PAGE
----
posted 08-04-2003 04:15 AM
Guide to picking stocks - parts 1 to 3
Whether you are a small individual investor, mutual fund manager, day trader, or stock broker you need a strategy to picking stocks. There is no single strategy that works for every investor, and sometimes a combination of different strategies can produce the best results. For this 8 part series we will take an in-depth look at the wide range of strategies that investors use to select stocks, we'll let you decide which is best for you.
Part 1: Qualitative Analysis
Fundamental analysis has a very wide scope. It includes not only crunching numbers and ratios to determine the value of a company, but also looking at the general qualities of a company. In part one, we will be looking at the qualitative factors to consider when picking a stock.
A strong management is the backbone of any successful company. This is not to say that employees are not also important, but it is management that ultimately makes the strategic decisions. One good indicator of management's effectiveness is the length of time the CEO has been serving the company. Secondly, check how the company and stock price has done during the time the CEO has been leading the company. If the company has "restructured," it probably means management has had troubles.
Market share is another important factor. Take for example how Coke and Pepsi dominate the battle in the soft drink industry. Anyone trying to enter this market would face almost unbeatable competition from these firms. By having a huge market share, Coke and Pepsi can take advantage of economies of scale, which makes it difficult for smaller producers to compete.
Barriers against entry into a market are extremely important. Compare, for instance, the restaurant industry to, say, the automobile or pharmaceuticals industry. Anybody can open up a restaurant because the required skill level and capital are very low. The automobile and pharmaceuticals industries have massive barriers to entry: large capital expenditures, exclusive distribution channels, government regulation, patents, etc. The harder it is for competition to enter an industry, the greater the advantage for existing firms.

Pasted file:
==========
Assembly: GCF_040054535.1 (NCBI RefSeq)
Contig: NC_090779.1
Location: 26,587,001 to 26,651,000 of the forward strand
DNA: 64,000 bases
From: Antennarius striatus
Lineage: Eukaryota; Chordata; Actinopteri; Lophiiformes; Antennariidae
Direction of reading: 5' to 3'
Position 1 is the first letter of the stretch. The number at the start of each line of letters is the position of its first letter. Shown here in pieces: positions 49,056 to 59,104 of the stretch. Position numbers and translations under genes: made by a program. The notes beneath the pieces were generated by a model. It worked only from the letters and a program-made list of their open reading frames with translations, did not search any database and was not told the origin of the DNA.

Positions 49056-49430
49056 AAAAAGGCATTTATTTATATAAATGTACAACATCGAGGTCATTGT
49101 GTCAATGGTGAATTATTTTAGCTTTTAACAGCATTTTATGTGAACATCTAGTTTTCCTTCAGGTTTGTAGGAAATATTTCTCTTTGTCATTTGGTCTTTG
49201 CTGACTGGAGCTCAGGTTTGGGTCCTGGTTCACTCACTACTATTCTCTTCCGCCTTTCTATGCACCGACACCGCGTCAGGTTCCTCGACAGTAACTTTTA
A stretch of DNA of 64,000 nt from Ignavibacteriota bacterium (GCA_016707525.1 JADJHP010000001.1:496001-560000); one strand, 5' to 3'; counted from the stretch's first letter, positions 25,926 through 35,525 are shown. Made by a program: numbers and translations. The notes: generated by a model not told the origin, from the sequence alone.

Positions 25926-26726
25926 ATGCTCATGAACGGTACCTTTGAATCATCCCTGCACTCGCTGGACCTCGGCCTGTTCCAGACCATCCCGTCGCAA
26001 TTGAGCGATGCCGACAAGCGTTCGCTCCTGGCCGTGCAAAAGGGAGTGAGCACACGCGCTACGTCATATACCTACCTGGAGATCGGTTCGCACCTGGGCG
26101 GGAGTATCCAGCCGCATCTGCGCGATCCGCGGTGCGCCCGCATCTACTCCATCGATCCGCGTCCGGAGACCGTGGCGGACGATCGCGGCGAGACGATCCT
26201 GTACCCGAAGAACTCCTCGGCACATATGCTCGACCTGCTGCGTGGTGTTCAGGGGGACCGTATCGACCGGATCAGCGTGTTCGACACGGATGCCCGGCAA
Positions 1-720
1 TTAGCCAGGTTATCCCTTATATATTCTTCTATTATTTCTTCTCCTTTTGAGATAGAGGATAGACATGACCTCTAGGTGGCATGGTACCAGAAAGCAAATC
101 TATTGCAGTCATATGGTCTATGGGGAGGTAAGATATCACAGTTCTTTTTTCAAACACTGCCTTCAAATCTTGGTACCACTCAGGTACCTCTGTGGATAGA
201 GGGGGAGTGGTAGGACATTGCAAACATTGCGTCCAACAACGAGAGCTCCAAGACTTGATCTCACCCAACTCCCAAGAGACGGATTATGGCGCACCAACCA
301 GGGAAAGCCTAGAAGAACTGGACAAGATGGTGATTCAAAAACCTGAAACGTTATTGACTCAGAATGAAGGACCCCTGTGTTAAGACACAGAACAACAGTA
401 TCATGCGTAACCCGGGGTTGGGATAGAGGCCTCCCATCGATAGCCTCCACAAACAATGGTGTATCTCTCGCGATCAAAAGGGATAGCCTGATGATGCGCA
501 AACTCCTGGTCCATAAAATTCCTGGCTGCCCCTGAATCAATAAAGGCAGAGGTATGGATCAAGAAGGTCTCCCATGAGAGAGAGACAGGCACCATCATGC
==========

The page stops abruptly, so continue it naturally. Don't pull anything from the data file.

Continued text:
- Brand Name
When considering to invest into a company, ask yourself, "Does this company have a valuable brand name?" This is a very important competitive advantage that should be considered. Coke is one of the most popular brand names in the world, and the financial value of this is huge. Many estimate that the intangible value of Coke's brand name is billions of dollars. Companies like Proctor and Gamble rely on hundreds of popular brand names such as Tide, Pampers and Head & Shoulders. Having a portfolio of brands diversifies risk because the good performance of one brand can compensate for the under-performance of another.
Assessing a company from a qualitative standpoint, and determining whether you should invest in it are as important as looking at the sales and earnings. This strategy may be one of the simplest, but it is also one of the most effective ways to evaluate a potential investment.
Part 2: Quantitative Analysis
As we mentioned earlier, fundamental analysis, which has a very broad scope, includes looking at the general (qualitative) factors of a company. The other component of fundamental analysis, quantitative analysis, considers tangible and measurable factors. This requires crunching and analyzing numbers from the financial statements. If used in conjunction with other methods, quantitative analysis can produce excellent results.
Quantitative analysis has been around since the beginnings of the stock market. Looking at, among other factors, revenues, earnings, expenses, inventory, and cash flow has been the traditional strategy for picking stocks. If these factors looked good, the company was said to have "good fundamentals." For the most part, this approach is alive and well today.
This strategy, though, has not been without snags. The double and triple digit rise of technology stocks in the late 90s made this field very complicated. Those sticking to the "quant analysis" missed out on tremendous gains because most of the companies had no fundamentals, just good growth prospects.
- Historical Data
Common among almost every investment strategy is the consideration of historical performance. This is particularly true for "quants," who will often look at data that dates back five to ten years to detect any trends in the numbers, and to determine whether the stock seems over/under valued in comparison to its historical performance. Businesses and the economy tend to grow cyclically. With sufficient historical data, quants have the ability to capitalize on these changes. For example, if the economy appears to be entering a recession, quants will, to see if there are any similarities in the fundamentals, look at how the company did the last time the economy entered a recession
- Factors to Consider